This is actually quite thoughtful and does list a lot of advantages to a GamePass-style model. But my question is, why can't we have all of these benefits in a subscription model that doesn't require the platform owner of that service to buy up lots of third-party studios and developers? Why does the centralization seem to always have to lead to acquisitions when it comes to growing or attempting to sustain these type of services?

See, that's my main crux with the entire business model. Every benefit you just listed, can be had without that one specific thing present. But it would require a service that is agnostic of a parent company having complete ownership of it. Think of the ideal model more like a consortium, and multiple publishers being members or partners in that consortium. The traditional paths of funding, i.e banking loans and crowdfunding, would still be possible in this model, and 3P publishers and developers could continue to remain largely independent.

Maybe members could all pitch in some amount of funds for software development that collected to a pool which is regularly refreshed every so often, and any member can borrow funds from that pool, as long as other members don't veto. That helps solve one of the other issues that these acquisitions supposedly claim to resolve, but without leading to actual further rapid consolidation.

That's my big issue with the arguments I see where people say GamePass has to be "fed" content and where the common answer for a lot in the community is that acquisitions are what will feed it. But then you listen to some of MS's other language around what they want to do with GamePass and I just think, you know, if they were really about some of that stuff, wouldn't they start a consortium for some type of open-platform storefront/subscription service that others could use? Maybe in some way they are doing this type of empowerment via lending their Azure services to clients, but that is a different relationship dynamic than what a consortium being proposed here would provide, where no one is really a "client" of anyone else so much as they are all equal partners.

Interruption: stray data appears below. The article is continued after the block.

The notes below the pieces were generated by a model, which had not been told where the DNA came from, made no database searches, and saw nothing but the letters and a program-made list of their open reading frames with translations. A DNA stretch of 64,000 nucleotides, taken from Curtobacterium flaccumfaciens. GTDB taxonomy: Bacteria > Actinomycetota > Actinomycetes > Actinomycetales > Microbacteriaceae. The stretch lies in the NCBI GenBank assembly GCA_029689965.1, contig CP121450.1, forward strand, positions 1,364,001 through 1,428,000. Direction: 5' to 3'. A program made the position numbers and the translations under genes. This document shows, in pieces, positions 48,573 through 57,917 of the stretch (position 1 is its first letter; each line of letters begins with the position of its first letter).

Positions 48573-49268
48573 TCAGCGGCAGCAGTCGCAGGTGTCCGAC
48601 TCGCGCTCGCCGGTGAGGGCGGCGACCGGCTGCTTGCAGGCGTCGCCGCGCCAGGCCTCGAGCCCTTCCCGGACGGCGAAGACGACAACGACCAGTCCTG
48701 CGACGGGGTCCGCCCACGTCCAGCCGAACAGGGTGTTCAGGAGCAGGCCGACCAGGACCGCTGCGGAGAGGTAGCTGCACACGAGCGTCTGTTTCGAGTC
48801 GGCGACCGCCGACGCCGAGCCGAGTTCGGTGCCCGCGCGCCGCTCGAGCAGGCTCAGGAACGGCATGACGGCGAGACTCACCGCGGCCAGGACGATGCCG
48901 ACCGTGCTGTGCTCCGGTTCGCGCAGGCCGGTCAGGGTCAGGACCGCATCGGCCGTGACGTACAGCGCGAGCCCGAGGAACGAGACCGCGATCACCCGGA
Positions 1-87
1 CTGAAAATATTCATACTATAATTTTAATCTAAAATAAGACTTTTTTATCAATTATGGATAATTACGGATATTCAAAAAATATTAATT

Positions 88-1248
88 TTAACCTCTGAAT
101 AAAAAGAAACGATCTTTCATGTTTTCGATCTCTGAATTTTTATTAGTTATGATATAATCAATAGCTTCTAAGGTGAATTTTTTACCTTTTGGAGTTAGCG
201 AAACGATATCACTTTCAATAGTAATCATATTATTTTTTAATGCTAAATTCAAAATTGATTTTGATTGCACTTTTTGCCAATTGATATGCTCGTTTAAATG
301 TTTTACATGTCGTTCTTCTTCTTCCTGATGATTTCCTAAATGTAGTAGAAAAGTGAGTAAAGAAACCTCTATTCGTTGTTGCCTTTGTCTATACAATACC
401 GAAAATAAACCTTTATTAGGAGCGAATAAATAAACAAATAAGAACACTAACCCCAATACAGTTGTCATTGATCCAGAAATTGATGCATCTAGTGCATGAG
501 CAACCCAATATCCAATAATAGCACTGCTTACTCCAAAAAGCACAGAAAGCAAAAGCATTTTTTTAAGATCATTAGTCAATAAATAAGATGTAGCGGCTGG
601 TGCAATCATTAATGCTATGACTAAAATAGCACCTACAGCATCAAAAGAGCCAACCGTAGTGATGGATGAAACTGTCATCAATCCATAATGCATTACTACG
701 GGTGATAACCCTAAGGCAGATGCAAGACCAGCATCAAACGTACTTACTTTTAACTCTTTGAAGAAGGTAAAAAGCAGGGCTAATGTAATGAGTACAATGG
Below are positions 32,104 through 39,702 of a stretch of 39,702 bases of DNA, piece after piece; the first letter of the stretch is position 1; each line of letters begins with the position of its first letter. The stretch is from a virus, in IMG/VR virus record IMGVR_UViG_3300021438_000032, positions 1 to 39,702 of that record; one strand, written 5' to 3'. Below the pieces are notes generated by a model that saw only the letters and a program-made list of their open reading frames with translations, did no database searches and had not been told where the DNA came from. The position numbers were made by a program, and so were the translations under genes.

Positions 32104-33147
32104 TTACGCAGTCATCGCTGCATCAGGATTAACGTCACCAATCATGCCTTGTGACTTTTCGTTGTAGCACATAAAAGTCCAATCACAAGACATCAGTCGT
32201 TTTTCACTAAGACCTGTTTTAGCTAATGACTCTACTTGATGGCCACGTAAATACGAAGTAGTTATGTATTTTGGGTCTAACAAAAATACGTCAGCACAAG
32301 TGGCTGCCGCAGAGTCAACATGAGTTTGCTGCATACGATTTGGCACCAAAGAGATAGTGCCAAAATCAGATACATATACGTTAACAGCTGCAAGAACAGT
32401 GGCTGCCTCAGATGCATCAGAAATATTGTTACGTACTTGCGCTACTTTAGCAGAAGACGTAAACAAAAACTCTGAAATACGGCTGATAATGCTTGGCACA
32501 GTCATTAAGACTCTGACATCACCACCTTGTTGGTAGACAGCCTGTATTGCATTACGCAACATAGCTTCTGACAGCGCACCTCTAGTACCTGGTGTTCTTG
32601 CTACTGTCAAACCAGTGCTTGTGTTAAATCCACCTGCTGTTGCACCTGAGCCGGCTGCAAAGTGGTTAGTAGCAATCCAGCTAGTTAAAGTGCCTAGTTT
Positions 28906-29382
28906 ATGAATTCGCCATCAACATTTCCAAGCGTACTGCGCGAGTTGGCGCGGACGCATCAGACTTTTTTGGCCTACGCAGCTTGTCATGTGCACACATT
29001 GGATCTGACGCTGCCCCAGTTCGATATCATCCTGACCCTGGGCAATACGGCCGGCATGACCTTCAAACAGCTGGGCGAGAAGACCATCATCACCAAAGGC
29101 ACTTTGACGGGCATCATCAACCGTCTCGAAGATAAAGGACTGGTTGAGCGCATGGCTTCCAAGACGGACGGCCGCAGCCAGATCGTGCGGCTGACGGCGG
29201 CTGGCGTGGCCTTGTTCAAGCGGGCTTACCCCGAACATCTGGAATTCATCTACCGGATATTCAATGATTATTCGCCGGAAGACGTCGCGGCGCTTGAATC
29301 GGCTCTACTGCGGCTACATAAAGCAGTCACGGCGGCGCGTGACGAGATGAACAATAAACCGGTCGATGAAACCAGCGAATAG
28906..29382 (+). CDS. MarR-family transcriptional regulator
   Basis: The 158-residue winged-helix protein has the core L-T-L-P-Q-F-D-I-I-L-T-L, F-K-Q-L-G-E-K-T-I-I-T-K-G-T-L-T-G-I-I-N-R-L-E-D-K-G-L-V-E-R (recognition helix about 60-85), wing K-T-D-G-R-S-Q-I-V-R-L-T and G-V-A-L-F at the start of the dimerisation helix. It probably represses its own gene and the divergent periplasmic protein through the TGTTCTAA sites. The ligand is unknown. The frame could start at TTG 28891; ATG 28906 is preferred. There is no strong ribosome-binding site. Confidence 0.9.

You build out the infrastructure for the storefront with input from other companies (members) and make it open platform, deploy it on as many devices as possible, set some common rules and guidelines all partners follow etc. That way you get all the benefits you list (or most of them) but not in a way where acquisitions leading to rampant consolidation have to come into play.

For the most part Gamepass does what you say, they don't acquire most of the studios with content in Gamepass. A web like cross-section exists of Indies funded, AA studios, back catalogue discounts, revenue sharing, sales quota royalties and more. You'll never see a non-profit subscription service as your idea suggests, these are corporation behemoths and the walled gardens are what these MBA types are taught from business 101 ivy league schools. Profit is the bottom line but they're seeing gaming and add-on services as beneficial over taking every cent from all segments.

So far Gamepass is close to the best sharing service for devs and gamers. It's likely to change somewhat as competitors enter and the market matures. Hopefully not drastically like the milk/farming/agri industry where the retail chains/corporations basically kill their primary produces to take everything.